There are a lot of themes in this film that Cameron would use later on in Avatar, such of that of corporate greed. However, in this film the themes are shown better. When Ripley is found to be alive from the previous film, the corporation behind it all asks her how much was lost from the previous film, financially speaking. In case you’re wondering…. its 42 million dollars. This greed is shown throughout the film comparing the humans’ incentives versus the Xenomorphs.
There is a huge debate on which film between this and the first one is the better movie. I personally think the first one is the better film, however if someone said this film was better, I would not have a problem with it. It all comes down to preference between a well executed “Vietnam in Space” film and a well executed horror film in space.
Director’s Cut (1992)- This cut is the best example on how to enhance a great film with adding new material. The additional 17 minutes don’t change the film but rather add depth and development. It adds a stronger connection between Ripley and Newt that adds to the motherhood theme. You learn about the child that Ripley lost due to her time travel and adds more resonance to their relationship. It also adds something else to the relationship between Ripley and the Queen. When Ripley torches the hive, is she doing this because she blames the Queen for taking her from daughter and now she’s taking the Queen’s children away. Their showdown is between two mothers who have lost their offspring to one another but now Ripley is fighting for her new daughter.
Overall, both cuts are brilliant examples of to successfully how to make a sequel to an established film. It has all its core themes and characters developed to an extent that you care for them. Aliens: The Director’s Cut is best way to watch this classic and it’s Cameron at the top of his film making career.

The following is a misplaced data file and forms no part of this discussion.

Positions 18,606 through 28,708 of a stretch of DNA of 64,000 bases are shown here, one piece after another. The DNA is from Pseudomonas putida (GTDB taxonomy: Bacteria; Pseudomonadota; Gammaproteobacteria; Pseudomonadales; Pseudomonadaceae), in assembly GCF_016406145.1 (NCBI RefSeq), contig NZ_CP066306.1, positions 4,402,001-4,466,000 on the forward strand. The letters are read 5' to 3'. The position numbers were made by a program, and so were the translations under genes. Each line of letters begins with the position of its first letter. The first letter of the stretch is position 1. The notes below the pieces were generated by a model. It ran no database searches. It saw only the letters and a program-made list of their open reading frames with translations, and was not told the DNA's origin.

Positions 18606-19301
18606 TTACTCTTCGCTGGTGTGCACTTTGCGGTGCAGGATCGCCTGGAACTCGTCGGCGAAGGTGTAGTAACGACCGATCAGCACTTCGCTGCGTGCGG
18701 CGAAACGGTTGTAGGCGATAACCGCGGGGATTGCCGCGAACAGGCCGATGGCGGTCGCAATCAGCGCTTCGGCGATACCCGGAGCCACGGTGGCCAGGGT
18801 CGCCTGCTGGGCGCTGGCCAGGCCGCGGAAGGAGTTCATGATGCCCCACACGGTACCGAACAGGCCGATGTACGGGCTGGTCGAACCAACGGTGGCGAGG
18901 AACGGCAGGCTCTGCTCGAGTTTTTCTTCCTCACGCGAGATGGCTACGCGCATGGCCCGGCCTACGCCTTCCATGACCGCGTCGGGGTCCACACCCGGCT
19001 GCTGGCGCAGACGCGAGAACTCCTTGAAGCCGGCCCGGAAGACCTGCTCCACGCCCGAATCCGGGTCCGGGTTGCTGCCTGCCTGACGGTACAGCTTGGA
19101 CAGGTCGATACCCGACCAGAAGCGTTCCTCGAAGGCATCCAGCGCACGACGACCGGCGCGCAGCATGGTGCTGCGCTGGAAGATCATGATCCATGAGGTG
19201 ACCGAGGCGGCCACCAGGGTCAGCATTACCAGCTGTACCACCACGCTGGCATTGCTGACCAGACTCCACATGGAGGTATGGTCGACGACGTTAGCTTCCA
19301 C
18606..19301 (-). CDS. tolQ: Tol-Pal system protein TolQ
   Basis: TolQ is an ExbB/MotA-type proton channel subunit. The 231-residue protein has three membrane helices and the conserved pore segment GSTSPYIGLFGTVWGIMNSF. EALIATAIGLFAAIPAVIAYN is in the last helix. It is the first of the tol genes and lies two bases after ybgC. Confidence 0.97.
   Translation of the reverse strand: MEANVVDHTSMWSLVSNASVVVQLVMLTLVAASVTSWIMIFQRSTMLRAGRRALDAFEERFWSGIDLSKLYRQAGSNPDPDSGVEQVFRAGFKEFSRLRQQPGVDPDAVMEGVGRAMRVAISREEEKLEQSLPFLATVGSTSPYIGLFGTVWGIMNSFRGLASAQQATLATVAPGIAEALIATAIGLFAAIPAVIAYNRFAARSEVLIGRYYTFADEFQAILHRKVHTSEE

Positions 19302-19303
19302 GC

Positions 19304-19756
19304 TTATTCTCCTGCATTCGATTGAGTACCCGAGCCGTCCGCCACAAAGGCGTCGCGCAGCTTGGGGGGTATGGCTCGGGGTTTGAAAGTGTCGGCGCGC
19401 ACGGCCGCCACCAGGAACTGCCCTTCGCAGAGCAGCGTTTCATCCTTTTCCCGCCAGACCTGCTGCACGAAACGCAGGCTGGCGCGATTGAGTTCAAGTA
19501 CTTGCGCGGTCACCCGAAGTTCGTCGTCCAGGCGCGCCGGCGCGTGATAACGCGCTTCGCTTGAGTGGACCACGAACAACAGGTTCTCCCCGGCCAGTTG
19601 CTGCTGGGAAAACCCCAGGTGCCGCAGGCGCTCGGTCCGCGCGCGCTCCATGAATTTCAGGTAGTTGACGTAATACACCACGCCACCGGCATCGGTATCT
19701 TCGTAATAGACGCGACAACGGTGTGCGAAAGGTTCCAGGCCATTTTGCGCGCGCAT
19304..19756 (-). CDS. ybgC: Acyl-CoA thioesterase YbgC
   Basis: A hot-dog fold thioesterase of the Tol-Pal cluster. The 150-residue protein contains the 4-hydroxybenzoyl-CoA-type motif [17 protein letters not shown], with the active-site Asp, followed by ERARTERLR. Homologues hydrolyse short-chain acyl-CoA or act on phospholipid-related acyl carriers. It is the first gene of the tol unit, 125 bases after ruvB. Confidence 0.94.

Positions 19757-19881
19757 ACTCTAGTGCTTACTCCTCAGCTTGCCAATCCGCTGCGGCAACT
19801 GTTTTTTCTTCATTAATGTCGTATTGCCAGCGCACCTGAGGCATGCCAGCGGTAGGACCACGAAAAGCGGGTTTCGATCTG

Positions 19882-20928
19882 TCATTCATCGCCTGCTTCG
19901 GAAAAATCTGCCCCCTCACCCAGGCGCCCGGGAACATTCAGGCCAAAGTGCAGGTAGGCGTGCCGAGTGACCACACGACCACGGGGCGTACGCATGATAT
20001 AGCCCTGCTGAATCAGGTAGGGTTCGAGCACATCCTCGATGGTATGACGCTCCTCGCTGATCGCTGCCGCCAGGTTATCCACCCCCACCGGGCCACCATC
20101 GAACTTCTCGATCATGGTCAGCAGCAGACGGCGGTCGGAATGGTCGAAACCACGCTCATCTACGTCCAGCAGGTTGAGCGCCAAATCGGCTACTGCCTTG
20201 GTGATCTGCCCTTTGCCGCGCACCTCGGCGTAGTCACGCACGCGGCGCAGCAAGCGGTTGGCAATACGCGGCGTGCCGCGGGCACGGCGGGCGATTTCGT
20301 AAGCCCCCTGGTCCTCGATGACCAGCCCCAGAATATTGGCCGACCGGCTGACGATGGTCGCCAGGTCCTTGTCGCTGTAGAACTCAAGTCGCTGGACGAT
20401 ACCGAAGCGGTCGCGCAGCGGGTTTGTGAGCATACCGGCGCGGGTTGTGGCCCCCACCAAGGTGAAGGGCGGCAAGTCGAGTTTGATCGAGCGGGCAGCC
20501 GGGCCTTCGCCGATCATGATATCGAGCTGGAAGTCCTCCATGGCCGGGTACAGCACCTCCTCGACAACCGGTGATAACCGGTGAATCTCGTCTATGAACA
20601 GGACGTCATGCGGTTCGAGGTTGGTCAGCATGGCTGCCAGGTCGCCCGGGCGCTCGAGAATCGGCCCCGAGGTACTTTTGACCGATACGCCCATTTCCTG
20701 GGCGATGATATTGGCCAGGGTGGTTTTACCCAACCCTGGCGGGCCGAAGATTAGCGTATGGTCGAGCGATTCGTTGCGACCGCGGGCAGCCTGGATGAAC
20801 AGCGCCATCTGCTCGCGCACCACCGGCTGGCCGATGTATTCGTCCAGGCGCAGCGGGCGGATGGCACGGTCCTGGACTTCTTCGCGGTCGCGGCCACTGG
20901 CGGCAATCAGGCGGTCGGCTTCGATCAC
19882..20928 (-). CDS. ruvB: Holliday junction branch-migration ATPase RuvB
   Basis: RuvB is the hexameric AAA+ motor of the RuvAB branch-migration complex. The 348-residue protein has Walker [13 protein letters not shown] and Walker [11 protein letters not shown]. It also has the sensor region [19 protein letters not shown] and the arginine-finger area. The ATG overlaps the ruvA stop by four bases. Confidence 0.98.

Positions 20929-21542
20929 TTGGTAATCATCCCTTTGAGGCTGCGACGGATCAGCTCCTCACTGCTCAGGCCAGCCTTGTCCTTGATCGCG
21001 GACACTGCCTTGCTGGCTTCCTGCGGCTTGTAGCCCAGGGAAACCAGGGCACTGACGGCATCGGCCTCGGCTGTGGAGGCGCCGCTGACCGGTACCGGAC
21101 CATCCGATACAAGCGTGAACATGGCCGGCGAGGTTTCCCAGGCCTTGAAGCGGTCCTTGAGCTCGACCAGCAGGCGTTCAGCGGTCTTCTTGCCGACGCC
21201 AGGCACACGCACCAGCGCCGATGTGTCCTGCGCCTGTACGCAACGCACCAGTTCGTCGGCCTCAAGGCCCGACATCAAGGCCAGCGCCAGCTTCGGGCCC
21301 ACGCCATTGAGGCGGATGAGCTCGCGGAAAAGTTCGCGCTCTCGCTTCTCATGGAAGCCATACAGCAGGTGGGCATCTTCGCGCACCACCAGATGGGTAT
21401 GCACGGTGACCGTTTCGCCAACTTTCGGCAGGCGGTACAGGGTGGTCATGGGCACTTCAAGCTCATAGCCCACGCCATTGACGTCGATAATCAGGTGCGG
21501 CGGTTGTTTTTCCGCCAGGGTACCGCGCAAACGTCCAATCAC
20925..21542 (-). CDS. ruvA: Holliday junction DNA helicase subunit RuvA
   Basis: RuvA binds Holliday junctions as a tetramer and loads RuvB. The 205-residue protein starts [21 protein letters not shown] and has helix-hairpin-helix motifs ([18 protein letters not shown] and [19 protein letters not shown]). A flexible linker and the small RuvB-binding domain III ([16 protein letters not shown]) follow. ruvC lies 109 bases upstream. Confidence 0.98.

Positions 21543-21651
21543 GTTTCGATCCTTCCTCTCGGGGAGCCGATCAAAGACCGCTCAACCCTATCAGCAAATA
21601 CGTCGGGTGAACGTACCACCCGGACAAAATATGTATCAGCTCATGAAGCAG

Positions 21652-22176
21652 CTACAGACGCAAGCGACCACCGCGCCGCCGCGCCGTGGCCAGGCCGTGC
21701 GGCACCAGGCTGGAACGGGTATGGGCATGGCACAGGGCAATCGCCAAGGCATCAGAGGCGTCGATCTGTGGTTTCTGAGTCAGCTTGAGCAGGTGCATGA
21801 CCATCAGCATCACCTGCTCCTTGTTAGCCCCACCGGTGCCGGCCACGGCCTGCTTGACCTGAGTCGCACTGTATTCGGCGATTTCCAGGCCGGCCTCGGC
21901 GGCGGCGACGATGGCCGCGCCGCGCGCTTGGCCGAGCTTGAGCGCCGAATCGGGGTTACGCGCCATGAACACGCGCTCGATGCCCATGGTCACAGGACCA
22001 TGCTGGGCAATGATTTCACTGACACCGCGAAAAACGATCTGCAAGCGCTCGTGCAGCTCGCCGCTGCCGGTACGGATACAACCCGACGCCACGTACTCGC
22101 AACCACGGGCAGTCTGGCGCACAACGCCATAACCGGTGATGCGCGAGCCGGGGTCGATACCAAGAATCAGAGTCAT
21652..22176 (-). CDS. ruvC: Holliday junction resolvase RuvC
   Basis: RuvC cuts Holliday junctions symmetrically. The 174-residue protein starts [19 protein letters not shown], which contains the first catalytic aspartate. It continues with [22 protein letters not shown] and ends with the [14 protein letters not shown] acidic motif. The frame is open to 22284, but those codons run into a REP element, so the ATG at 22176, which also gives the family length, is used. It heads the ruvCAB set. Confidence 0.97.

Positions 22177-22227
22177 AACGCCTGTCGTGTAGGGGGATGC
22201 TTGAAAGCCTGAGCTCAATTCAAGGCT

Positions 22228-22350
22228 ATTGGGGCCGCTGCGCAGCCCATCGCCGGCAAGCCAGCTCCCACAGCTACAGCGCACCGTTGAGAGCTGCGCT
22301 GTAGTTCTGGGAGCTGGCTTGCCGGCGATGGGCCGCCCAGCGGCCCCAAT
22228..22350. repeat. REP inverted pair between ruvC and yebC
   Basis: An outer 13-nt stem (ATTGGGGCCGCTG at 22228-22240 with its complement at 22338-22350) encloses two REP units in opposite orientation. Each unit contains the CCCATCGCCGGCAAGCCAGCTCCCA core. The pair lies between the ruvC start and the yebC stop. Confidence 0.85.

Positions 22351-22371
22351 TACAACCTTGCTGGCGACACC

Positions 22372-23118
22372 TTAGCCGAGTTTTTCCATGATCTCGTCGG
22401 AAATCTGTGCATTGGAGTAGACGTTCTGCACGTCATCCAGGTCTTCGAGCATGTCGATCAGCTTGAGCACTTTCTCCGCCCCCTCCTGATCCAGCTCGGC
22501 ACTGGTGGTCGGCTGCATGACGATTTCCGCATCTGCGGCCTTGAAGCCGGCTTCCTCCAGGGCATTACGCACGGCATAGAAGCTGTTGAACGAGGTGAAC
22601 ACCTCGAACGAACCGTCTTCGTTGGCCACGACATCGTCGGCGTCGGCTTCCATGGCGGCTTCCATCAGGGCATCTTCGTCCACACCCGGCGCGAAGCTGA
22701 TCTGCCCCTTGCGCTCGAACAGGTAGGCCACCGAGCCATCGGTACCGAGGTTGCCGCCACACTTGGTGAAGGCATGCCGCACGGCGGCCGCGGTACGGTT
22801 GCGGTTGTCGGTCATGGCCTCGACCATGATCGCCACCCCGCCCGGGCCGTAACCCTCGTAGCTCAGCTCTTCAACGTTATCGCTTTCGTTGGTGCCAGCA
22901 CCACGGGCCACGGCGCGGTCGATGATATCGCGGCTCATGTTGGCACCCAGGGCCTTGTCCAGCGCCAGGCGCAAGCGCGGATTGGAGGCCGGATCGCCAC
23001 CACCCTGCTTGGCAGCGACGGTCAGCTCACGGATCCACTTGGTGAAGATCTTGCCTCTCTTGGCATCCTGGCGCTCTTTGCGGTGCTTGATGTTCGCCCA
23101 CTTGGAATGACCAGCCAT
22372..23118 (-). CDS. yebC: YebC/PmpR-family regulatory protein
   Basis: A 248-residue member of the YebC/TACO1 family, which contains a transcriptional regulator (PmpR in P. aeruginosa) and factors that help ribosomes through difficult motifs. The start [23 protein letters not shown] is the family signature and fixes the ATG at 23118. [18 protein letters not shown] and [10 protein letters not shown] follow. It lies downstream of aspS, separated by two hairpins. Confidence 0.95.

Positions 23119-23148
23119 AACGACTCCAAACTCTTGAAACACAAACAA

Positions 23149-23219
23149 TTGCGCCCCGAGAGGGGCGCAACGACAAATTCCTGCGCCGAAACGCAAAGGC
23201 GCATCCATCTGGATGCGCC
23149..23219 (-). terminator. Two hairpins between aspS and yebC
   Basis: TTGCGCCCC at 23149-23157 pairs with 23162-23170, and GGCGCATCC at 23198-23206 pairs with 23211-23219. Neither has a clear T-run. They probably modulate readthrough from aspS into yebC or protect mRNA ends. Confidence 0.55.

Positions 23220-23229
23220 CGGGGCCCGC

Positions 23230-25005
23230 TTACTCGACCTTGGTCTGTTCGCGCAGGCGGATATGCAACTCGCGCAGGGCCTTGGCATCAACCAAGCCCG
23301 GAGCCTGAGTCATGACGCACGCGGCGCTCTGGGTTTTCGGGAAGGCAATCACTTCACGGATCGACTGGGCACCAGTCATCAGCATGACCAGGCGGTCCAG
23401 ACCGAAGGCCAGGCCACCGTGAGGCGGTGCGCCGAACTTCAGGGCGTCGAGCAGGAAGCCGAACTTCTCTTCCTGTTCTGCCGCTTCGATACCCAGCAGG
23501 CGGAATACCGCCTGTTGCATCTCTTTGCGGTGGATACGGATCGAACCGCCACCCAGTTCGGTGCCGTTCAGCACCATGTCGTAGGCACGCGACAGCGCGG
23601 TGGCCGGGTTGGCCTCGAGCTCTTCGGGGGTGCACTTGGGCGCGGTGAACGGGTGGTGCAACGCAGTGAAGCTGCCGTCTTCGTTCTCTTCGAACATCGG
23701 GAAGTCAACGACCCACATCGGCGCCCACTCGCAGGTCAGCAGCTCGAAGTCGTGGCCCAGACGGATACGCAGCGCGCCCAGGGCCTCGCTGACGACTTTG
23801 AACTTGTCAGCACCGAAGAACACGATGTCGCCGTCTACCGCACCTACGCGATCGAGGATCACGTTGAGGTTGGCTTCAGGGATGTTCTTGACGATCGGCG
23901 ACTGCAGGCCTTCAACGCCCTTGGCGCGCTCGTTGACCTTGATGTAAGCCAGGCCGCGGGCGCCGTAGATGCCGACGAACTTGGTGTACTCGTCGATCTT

Rating: 5.0/5.0 bowties
Alien 3 (1992)
Unfortunately, we have now reached the film that started the downfall of this series. It is one of the films in David Fincher‘s career that is not that good. After the events of Aliens, Ripley lands on a prison and an Alien is born in the prison and goes on a rampage. In addition, Ripley later there is also an Alien growing inside her. This film had a bad production history that ultimately made the film suffer because of it.
While this film is chronologically the third film in the series, it is similar to the first film. The sexuality theme, while executed not nearly as well as the first time, is brought back. Ripley is the only woman in this prison and perhaps the first one that men have seen in over 20 years. Even the Xenomorph’s phallic design is back. The supporting cast is fairly decent with standout of Charles Dance before his Tywin Lannister days in HBO‘s “Game of Thrones” You also get a few scenes with Pete Postlethwaite. However the characters are not developed extremely well aside from Dance but that might just be my liking of his acting ability.
However, there are a lot of pacing issues with this film. There were a bunch of times where I thought, “Can I fast forward this part?” The answer is technically “yes” if I didn’t want to provide a full review of the film. The film also does not decide whether to focus on the Xenomorph more or the inmates. I couldn’t find myself caring for them aside from those mentioned above. The filmmakers also decided in this film to use CGI for the creature at certain points in the film and it looks bad. I know its the 90s and the technology was not there to do this but still I feel there are better films that executed the CGI better.
The Assembly Cut (2003)- The difference between this cut and the alternative versions of the prior films is that the latter were the respective director’s cut. This however is not. It was a compiled version from the editor of the film. You do get the feeling that some bits of this film are only scraped together. However this version is better than the prior. Its not a classic by any means but it adds plot that makes it feel closer to a Fincher film and an overall Alien film. There are even more developed themes of religion, violence and sex.